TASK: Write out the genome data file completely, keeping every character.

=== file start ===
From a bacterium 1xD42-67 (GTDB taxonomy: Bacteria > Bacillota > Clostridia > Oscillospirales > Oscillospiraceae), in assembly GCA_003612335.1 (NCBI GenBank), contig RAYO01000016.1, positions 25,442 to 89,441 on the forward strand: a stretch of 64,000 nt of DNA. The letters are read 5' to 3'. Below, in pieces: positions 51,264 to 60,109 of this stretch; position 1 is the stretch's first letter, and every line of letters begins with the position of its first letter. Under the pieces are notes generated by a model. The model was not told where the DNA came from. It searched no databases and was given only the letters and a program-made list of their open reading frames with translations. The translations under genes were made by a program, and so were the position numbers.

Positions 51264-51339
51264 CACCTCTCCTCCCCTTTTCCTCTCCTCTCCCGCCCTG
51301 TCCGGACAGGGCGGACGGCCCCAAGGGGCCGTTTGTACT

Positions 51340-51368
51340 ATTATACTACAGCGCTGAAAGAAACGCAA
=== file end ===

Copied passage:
From a bacterium 1xD42-67 (GTDB taxonomy: Bacteria > Bacillota > Clostridia > Oscillospirales > Oscillospiraceae), in assembly GCA_003612335.1 (NCBI GenBank), contig RAYO01000016.1, positions 25,442 to 89,441 on the forward strand: a stretch of 64,000 nt of DNA. The letters are read 5' to 3'. Below, in pieces: positions 51,264 to 60,109 of this stretch; position 1 is the stretch's first letter, and every line of letters begins with the position of its first letter. Under the pieces are notes generated by a model. The model was not told where the DNA came from. It searched no databases and was given only the letters and a program-made list of their open reading frames with translations. The translations under genes were made by a program, and so were the position numbers.

Positions 51264-51339
51264 CACCTCTCCTCCCCTTTTCCTCTCCTCTCCCGCCCTG
51301 TCCGGACAGGGCGGACGGCCCCAAGGGGCCGTTTGTACT

Positions 51340-51368
51340 ATTATACTACAGCGCTGAAAGAAACGCAA